Visual processing begins when photons entering the eye strike a layer of light-sensitive nerve cells in the retina, known as rods and cones. These cells convert light into electrical signals and send them to an intermediate layer, which in turn relays signals to a collection of 1.25 million neurons known as retinal ganglion cells. These cells carry visual signals from the eye to the brain.
To understand how this neural circuitry in the retina produces high-resolution vision, Chichilnisky's lab uses a state-of-the-art 512-electrode recording system, developed in collaboration with an international group of high-energy physicists. This system is capable of recording simultaneously the tiny electrical signals generated by hundreds of retinal ganglion cells that transmit information about the outside visual world to the brain. These recordings are made at high density and with fine spatial detail, sufficient to detect complete populations of the tiny and densely spaced output cells known as "midget" retinal ganglion cells.
This has allowed the researchers to map the full cone mosaic found in a region of the retina and to trace for the first time the neuronal circuitry that connects individual photoreceptors to retinal ganglion cells. It also has shed light on the neural code used by the retina to relay color information to the brain.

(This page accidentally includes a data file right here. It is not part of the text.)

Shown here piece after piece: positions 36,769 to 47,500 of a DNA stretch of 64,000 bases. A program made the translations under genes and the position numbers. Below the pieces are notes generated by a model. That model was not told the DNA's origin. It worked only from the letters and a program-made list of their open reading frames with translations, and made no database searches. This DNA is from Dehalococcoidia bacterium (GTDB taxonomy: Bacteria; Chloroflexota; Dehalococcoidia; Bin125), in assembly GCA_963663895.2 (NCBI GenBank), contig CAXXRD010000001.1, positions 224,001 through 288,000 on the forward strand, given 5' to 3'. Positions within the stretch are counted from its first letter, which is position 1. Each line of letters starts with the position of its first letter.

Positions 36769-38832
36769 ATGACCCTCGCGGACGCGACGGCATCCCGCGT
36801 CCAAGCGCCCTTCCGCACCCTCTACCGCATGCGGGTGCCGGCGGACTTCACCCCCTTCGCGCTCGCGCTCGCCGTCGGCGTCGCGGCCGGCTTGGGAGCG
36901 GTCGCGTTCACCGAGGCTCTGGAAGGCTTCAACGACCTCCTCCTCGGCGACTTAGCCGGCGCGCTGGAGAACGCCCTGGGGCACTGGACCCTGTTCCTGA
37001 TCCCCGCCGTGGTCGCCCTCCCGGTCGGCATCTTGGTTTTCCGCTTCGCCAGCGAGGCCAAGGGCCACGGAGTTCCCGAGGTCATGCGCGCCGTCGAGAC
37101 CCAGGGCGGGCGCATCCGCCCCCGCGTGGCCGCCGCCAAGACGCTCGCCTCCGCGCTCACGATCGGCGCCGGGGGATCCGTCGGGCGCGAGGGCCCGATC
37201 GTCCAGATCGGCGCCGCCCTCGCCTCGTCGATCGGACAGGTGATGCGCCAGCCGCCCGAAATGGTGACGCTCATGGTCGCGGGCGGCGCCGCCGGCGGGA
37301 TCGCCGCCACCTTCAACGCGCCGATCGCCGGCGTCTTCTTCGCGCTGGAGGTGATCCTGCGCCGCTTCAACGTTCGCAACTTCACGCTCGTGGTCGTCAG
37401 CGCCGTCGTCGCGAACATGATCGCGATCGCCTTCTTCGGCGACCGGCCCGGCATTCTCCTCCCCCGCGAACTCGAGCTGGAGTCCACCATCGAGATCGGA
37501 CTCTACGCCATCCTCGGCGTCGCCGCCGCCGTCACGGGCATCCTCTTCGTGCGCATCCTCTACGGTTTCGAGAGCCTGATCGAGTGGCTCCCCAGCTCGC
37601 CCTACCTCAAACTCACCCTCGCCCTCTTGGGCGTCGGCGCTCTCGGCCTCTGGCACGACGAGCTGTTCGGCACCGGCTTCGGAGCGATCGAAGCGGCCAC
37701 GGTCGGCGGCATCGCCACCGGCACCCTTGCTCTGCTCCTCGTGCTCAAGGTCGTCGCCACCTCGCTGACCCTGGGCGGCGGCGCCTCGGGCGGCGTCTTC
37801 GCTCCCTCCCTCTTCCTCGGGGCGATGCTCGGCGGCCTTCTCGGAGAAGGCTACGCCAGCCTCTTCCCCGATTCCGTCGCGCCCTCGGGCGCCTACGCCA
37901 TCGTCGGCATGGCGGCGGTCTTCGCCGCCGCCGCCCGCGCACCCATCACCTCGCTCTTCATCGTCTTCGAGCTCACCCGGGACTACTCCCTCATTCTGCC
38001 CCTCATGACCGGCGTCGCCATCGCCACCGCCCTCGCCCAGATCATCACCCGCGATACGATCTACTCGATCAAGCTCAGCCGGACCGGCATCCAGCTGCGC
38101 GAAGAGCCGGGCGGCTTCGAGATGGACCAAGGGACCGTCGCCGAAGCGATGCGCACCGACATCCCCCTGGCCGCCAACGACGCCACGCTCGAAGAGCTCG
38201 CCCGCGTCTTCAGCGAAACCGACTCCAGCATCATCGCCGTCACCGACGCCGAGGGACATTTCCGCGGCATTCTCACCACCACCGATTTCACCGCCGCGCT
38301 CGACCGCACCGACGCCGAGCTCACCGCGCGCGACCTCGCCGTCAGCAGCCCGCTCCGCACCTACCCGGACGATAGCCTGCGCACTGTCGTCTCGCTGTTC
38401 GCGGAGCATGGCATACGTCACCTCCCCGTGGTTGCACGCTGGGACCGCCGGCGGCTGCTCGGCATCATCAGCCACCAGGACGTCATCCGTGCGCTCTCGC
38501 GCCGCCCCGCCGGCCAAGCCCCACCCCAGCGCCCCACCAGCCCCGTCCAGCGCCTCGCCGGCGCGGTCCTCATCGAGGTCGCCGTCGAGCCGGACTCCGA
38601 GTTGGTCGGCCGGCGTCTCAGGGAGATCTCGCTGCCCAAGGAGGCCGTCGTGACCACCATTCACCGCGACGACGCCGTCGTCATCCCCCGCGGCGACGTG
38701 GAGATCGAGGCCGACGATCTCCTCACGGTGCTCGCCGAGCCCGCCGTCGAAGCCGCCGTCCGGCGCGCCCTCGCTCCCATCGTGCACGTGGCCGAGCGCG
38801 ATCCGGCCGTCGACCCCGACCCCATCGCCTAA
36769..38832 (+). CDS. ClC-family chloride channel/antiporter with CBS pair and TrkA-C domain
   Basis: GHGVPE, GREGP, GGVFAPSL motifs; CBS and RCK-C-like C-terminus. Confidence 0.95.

Based on this research, Chichilnisky's team is designing approaches to making artificial retinas to restore vision in people who are blinded by retinal degenerative diseases, such as macular degeneration or retinitis pigmentosa. In principle, retinal implants could bypass the damaged retina with the help of tiny electrode arrays that mimic the electrical signals sent to the brain in response to light. In order to engineer these prosthetics, however, scientists need to understand how neurons in the retina function as a network to produce an image, and how to electrically stimulate the retina in a manner that can reproduce important aspects of normal vision.